Pulmonary capillary wedge pressure augments right ventricular pulsatile loading.
BACKGROUND: Right ventricular failure from increased pulmonary vascular loading is a major cause of morbidity and mortality, yet its modulation by disease remains poorly understood. We tested the hypotheses that, unlike the systemic circulation, pulmonary vascular resistance (R(PA)) and compliance (C(PA)) are consistently and inversely related regardless of age, pulmonary hypertension, or interstitial fibrosis and that this relation may be changed by elevated pulmonary capillary wedge pressure, augmenting right ventricular pulsatile load. METHODS AND RESULTS: Several large clinical databases with right heart/pulmonary catheterization data were analyzed to determine the R(PA)-C(PA) relationship with pulmonary hypertension, pulmonary fibrosis, patient age, and varying pulmonary capillary wedge pressure. Patients with suspected or documented pulmonary hypertension (n=1009) and normal pulmonary capillary wedge pressure displayed a consistent R(PA)-C(PA) hyperbolic (inverse) dependence, C(PA)=0.564/(0.047+R(PA)), with a near-constant resistance-compliance product (0.48±0.17 seconds). In the same patients, the systemic resistance-compliance product was highly variable. Severe pulmonary fibrosis (n=89) did not change the R(PA)-C(PA) relation. Increasing patient age led to a very small but statistically significant change in the relation. However, elevation of the pulmonary capillary wedge pressure (n=8142) had a larger impact, significantly lowering C(PA) for any R(PA) and negatively correlating with the resistance-compliance product (P<0.0001). CONCLUSIONS: Pulmonary hypertension and pulmonary fibrosis do not significantly change the hyperbolic dependence between R(PA) and C(PA), and patient age has only minimal effects. This fixed relationship helps explain the difficulty of reducing total right ventricular afterload by therapies that have a modest impact on mean R(PA). Higher pulmonary capillary wedge pressure appears to enhance net right ventricular afterload by elevating pulsatile, relative to resistive, load and may contribute to right ventricular dysfunction.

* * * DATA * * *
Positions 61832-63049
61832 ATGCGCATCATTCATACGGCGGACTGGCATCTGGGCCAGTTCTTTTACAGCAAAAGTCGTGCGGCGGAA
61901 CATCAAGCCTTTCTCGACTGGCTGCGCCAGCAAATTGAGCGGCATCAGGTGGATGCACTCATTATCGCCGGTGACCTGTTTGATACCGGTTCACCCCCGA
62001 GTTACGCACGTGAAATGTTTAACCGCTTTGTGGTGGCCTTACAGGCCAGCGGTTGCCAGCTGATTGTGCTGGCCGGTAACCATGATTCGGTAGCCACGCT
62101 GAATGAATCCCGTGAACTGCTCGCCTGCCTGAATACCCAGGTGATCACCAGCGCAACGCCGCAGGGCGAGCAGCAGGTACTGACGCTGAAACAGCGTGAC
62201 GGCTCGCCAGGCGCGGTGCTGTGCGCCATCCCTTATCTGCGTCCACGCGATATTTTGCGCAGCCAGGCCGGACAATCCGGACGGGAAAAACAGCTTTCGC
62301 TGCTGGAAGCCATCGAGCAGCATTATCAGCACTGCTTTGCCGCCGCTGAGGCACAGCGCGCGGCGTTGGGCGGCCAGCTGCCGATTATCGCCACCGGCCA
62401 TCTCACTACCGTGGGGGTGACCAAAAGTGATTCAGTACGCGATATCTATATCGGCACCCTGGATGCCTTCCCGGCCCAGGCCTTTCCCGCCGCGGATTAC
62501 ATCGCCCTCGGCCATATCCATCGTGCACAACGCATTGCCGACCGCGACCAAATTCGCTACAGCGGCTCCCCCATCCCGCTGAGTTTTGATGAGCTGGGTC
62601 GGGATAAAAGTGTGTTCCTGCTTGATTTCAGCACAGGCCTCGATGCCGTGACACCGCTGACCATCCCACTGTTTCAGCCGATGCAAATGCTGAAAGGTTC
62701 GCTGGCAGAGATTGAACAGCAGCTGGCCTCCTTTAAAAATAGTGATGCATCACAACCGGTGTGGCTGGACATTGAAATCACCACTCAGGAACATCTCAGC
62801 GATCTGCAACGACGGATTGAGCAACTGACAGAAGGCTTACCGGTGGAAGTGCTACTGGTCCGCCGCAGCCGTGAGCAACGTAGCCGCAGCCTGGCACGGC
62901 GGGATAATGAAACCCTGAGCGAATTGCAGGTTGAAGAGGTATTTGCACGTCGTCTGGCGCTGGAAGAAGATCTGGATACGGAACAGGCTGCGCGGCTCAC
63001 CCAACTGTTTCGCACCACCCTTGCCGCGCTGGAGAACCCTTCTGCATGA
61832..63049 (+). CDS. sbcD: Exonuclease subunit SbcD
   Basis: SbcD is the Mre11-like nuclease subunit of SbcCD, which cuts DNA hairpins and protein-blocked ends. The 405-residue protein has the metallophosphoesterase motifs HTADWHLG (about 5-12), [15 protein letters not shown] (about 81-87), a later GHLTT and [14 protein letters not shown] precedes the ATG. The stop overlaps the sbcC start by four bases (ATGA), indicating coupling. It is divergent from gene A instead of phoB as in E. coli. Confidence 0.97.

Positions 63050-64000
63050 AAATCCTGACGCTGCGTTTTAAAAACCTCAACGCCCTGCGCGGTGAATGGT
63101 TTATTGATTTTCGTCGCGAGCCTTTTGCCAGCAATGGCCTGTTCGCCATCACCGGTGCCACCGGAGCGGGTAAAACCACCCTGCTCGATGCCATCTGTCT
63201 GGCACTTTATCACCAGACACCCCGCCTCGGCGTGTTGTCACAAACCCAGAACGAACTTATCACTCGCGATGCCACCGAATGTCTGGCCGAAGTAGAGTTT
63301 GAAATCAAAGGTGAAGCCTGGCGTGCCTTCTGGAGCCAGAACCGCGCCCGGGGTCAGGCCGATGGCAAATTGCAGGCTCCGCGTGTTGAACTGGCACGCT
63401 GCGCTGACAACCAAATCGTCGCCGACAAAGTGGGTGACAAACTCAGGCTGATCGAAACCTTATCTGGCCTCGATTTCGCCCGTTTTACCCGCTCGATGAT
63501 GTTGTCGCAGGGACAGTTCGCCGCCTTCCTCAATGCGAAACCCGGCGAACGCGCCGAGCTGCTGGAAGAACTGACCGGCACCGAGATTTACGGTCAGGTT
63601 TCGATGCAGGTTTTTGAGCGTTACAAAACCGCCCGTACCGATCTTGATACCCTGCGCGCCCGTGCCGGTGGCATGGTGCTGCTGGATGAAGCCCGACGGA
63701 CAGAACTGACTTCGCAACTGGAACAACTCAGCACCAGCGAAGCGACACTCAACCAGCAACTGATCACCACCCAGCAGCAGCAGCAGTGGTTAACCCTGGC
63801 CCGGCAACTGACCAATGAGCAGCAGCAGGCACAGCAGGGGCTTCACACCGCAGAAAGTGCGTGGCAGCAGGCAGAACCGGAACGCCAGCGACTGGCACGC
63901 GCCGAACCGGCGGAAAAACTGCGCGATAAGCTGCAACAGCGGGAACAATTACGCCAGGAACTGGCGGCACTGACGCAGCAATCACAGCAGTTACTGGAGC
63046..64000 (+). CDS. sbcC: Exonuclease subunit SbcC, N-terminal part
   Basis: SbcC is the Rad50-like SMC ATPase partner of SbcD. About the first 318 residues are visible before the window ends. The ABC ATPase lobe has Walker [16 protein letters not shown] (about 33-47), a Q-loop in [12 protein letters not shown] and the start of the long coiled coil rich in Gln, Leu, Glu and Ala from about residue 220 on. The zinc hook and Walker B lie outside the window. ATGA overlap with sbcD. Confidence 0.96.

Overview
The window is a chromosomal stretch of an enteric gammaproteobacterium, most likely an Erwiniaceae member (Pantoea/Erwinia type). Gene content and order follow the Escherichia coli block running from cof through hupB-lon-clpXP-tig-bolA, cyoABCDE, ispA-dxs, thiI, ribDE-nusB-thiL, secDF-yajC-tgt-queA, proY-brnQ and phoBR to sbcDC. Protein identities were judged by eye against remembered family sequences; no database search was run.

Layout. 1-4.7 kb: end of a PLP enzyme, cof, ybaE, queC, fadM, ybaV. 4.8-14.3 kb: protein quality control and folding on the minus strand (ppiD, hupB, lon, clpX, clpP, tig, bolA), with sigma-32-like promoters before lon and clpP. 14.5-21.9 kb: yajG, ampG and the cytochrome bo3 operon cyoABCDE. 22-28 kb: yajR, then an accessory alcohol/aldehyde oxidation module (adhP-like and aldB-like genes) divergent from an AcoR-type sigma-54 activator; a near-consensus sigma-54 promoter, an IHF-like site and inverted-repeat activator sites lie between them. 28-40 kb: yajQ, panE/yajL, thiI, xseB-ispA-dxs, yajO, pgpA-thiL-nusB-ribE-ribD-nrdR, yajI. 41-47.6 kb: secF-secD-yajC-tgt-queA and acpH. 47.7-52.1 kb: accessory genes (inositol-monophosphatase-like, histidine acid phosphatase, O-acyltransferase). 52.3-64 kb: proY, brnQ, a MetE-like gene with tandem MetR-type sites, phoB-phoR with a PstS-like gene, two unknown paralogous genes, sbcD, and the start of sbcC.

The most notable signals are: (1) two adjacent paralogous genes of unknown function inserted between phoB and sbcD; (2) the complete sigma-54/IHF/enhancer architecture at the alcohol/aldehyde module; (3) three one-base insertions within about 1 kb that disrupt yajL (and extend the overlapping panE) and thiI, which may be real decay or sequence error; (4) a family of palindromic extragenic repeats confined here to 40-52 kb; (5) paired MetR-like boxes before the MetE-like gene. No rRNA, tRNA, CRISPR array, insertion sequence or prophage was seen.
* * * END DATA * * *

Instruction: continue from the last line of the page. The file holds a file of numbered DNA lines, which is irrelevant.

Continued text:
Tedford, RJ; Hassoun, PM; Mathai, SC; Girgis, RE; Russell, SD; Thiemann, DR; Cingolani, OH; Mudd, JO; Borlaug, BA; Redfield, MM; Lederer, DJ; Kass, DA
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